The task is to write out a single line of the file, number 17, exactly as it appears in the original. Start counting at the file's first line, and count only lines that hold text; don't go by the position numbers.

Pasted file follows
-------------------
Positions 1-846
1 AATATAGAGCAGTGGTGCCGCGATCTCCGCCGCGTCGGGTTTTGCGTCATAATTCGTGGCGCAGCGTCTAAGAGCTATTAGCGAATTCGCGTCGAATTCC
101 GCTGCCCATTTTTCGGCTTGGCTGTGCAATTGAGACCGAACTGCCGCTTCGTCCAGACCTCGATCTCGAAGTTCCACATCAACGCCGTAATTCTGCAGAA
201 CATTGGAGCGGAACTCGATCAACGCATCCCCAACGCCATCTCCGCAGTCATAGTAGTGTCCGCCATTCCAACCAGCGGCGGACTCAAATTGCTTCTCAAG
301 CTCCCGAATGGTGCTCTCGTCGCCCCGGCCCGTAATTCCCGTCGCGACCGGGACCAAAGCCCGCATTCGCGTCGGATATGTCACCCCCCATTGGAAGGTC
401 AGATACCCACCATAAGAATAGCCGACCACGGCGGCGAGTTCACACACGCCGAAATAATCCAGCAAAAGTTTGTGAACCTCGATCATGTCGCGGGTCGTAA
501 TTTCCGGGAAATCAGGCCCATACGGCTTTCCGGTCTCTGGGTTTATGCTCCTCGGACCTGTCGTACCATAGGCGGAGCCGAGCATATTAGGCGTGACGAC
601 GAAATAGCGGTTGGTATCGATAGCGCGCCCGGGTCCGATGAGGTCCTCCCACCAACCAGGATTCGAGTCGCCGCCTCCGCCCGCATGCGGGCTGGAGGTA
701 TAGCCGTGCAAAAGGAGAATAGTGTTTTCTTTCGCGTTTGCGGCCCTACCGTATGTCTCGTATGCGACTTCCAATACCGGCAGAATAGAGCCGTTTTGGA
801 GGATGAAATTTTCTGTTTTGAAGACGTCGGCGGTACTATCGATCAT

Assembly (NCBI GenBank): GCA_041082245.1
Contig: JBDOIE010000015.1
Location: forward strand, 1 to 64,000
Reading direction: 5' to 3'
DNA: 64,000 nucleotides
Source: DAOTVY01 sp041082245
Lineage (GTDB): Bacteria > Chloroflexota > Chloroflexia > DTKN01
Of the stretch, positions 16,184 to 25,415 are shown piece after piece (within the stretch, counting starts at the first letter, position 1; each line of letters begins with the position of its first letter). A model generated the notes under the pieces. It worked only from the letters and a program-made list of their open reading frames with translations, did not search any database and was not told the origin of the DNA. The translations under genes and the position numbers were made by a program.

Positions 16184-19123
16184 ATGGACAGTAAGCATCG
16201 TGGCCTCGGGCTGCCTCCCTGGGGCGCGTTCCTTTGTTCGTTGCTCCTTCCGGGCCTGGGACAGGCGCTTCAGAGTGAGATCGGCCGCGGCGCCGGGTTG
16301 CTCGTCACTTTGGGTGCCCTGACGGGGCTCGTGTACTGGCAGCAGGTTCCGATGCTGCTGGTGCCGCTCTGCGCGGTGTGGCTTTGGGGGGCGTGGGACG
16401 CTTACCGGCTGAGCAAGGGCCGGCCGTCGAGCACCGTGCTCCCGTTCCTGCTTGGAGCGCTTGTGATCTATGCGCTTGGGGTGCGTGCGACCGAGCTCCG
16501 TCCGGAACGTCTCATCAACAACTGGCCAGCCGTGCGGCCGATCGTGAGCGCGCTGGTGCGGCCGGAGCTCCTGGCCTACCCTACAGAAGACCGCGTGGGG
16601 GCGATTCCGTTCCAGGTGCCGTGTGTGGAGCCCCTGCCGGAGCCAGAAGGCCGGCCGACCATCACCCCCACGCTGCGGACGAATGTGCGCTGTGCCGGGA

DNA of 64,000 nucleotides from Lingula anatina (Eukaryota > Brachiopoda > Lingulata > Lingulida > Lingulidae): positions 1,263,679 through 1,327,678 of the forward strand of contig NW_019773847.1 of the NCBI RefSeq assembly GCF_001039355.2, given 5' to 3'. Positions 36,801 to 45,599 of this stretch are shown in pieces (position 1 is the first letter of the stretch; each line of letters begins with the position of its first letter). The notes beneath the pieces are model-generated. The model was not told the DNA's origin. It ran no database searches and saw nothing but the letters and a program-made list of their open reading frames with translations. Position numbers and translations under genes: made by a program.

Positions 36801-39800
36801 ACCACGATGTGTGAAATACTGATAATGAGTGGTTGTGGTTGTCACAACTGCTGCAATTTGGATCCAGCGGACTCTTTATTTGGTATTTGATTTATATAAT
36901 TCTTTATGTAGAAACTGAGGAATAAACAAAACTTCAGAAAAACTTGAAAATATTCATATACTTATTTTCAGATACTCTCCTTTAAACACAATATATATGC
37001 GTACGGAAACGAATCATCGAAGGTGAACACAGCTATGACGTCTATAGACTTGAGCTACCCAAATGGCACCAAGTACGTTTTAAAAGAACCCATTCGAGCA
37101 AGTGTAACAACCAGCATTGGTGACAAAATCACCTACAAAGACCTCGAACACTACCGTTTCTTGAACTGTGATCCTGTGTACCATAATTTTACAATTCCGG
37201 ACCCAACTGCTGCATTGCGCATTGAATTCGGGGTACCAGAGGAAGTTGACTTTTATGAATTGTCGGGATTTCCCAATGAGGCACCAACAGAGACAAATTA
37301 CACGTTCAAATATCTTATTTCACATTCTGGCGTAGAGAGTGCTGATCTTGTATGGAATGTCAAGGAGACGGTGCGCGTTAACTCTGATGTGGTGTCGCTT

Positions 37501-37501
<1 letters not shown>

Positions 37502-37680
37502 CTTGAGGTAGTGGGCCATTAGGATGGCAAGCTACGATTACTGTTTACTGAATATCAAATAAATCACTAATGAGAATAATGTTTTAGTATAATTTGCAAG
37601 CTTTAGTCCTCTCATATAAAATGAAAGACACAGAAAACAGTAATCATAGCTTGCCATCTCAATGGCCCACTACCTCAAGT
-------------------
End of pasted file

Lineage (GTDB): Bacteria > Chloroflexota > Chloroflexia > DTKN01